1.2 What is an Evaluation?

Evaluations can use the evidence from a variety of assessments to make a value judgment that helps you make a decision or make changes. For example, you may want to know how (if at all) you should change your summer programs for teens. You will need to use multiple assessments asking different sub-questions to help you address such a complex question, and you will need to holistically evaluate all the evidence you collect. Library staff, parents, and other patrons may have important input, and you’ll need to take other factors, like cost, into consideration.

Evaluations ask and answer a “how” or “why” question, such as:

  • Was the impact of the program big enough?
  • Why didn’t a project succeed?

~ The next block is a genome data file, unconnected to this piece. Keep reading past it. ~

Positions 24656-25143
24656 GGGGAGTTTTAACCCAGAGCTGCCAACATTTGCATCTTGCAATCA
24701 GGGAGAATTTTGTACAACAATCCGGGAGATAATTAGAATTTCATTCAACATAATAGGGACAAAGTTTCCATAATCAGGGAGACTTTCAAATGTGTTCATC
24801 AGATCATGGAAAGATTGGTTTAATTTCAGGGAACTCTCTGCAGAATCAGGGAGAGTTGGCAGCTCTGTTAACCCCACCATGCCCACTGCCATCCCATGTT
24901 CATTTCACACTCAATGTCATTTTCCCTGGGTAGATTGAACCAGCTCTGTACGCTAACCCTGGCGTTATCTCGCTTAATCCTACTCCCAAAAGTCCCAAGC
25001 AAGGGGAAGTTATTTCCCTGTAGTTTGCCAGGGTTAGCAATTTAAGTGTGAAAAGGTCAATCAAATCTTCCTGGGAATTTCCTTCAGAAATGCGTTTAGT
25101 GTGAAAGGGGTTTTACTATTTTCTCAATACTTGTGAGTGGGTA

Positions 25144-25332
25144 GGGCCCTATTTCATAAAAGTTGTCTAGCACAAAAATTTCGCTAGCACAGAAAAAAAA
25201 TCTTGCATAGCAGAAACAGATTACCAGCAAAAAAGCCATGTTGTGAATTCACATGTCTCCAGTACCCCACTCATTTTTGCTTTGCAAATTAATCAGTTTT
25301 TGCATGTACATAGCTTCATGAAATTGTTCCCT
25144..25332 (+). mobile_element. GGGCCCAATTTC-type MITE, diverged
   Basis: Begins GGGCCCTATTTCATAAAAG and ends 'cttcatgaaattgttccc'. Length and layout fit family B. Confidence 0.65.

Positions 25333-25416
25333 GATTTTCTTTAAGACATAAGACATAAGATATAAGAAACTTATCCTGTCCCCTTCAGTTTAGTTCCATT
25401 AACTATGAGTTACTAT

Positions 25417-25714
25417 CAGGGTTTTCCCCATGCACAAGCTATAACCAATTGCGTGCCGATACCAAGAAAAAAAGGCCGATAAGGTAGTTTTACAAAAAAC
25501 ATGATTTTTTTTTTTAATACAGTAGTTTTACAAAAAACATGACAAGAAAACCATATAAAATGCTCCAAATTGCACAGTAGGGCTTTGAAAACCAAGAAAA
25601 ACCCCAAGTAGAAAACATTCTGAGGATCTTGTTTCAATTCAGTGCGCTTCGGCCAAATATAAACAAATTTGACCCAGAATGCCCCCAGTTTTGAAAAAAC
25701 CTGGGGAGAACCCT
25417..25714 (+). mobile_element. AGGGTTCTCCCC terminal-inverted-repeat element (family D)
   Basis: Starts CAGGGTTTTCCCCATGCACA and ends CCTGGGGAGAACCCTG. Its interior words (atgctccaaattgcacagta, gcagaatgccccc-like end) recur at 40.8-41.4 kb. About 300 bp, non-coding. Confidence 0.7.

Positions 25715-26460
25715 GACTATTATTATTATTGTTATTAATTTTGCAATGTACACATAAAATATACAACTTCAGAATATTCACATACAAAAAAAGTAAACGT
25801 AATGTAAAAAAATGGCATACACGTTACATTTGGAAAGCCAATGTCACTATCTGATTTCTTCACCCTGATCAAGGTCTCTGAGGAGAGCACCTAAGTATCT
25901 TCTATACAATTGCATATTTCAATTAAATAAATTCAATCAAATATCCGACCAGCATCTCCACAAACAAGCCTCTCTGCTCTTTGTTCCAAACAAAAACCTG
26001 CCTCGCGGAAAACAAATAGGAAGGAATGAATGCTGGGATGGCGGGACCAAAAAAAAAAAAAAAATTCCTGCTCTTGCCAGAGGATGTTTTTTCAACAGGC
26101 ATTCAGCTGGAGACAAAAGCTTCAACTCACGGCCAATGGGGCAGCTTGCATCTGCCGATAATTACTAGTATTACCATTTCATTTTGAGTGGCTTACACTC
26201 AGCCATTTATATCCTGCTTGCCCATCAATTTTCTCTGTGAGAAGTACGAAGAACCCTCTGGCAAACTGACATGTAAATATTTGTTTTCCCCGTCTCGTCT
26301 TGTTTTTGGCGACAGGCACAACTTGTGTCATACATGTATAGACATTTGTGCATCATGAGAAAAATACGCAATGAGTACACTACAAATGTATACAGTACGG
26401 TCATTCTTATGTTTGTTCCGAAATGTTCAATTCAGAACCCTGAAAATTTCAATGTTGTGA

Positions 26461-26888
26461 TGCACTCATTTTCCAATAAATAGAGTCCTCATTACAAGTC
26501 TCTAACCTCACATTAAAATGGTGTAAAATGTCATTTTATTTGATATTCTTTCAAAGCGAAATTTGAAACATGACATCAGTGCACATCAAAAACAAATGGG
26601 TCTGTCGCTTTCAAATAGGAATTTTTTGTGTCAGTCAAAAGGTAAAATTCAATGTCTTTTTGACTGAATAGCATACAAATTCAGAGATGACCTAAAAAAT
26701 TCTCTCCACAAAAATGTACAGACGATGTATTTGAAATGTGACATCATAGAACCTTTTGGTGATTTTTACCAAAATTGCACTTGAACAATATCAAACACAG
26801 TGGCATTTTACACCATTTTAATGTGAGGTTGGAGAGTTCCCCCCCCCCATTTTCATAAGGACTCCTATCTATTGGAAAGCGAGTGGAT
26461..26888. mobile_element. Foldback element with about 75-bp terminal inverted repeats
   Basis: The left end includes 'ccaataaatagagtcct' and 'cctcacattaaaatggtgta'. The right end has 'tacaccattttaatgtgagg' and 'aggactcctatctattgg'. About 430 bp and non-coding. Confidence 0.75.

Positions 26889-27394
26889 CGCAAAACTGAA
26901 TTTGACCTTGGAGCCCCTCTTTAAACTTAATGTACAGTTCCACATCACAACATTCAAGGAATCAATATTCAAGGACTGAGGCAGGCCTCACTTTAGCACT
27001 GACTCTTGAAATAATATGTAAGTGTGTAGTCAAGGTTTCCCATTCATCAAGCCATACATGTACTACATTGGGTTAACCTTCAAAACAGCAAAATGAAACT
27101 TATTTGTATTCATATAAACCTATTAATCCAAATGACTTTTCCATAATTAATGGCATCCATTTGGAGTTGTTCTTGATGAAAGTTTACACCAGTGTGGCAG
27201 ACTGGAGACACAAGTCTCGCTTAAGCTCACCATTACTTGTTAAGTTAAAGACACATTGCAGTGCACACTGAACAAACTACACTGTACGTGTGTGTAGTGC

• How can we make the partnership work better in the future?

The end product of your evaluation will be an argument to convince stakeholders of the conclusions you make, which are based on evidence you construct from the data you collect through assessments. Therefore, your assessments must be designed to provide you with good evidence to use in your argument. This process can be difficult enough in a formal learning setting, but informal and connected learning present additional challenges for the youth librarian who wishes to assess learning or evaluate an initiative. We will look at those challenges next.